MECP2 Duplication Syndrome
National Organization for Rare Disorders, Inc.
It is possible that the main title of the report MECP2 Duplication Syndrome is not the name you expected.
MECP2 duplication syndrome is a rare genetic neurodevelopmental disorder characterized by a wide variety of symptoms including low muscle tone (hypotonia), potentially severe intellectual disability, developmental delays, recurrent respiratory infections, speech abnormalities, seizures, and progressive spasticity, a condition characterized by muscle stiffness that is worsened with movement and can be associated with involuntary muscle spasms. Additional symptoms can occur. MECP2 duplication syndrome is caused by the duplication of genetic material on a specific region on the X chromosome (Xq28). This region includes the MECP2 gene and typically several adjacent genes. In most cases, the MECP2 duplication is inherited in an X-linked manner; in rare cases, the duplication may occur randomly for no apparent reason (de novo duplication). The disorder predominantly affects males, but females who carry the duplication on one X chromosome (heterozygotes) may exhibit some signs of the disorder. In specific, rare cases, females can develop a severe form of the disorder similar to males.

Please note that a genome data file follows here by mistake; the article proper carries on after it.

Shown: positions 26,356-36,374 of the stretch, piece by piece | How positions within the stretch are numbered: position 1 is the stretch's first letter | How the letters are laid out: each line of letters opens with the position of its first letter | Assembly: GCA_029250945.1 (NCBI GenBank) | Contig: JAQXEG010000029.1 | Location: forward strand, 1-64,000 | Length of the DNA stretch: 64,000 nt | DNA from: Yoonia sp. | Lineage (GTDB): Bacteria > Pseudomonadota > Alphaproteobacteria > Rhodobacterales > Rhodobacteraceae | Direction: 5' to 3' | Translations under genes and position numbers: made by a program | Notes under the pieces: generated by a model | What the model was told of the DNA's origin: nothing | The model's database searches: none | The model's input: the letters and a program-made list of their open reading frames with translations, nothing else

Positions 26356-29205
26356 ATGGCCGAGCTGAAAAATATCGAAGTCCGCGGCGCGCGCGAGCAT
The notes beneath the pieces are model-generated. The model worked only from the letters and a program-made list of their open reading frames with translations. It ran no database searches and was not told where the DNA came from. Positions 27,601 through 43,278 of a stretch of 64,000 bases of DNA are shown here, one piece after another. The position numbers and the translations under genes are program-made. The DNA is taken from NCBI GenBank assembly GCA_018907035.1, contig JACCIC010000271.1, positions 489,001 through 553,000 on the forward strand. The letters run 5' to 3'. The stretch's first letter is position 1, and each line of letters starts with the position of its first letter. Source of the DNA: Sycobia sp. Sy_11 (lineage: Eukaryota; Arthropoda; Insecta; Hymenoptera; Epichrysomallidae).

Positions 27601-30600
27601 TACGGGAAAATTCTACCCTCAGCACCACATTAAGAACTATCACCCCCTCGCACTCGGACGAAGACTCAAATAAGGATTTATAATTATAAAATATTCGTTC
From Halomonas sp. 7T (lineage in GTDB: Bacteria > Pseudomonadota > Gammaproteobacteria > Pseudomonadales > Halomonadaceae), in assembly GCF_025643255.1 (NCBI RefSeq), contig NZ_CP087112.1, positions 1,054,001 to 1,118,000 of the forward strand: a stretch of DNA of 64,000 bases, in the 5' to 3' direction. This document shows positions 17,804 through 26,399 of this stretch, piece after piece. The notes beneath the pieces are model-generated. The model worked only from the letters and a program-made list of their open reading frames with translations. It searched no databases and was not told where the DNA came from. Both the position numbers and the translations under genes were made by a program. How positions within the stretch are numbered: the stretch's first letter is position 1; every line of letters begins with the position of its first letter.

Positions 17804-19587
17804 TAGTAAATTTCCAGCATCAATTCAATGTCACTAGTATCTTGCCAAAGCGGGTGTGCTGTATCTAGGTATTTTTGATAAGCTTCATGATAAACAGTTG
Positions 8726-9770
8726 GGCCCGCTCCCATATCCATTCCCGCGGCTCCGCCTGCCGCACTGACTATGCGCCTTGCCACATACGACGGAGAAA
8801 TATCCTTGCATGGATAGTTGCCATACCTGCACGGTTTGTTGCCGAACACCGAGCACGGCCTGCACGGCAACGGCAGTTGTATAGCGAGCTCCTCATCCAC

One of the first descriptions in the medical literature of this disorder as a distinct neurological entity was by Lubs et al. in 1999. The discovery that microduplications involving the MECP2 gene on the X chromosome cause a distinct neurological disorder (now known as MECP2 duplication syndrome) was first reported in the medical literature in 2005. Mutations of the MECP2 gene are known to cause Rett syndrome, a neurological disorder that primarily affects females. These disorders are sometimes grouped together as MECP2-related disorders.
Child Neurology Foundation
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International Rett Syndrome Foundation
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MECP2 Duplication UK
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Rett Syndrome Research Trust
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For a Complete Report
This is an abstract of a report from the National Organization for Rare Disorders (NORD). For a full-text version of this report, go to www.rarediseases.org and click on Rare Disease Database under "Rare Disease Information".
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Last Updated: 1/28/2013
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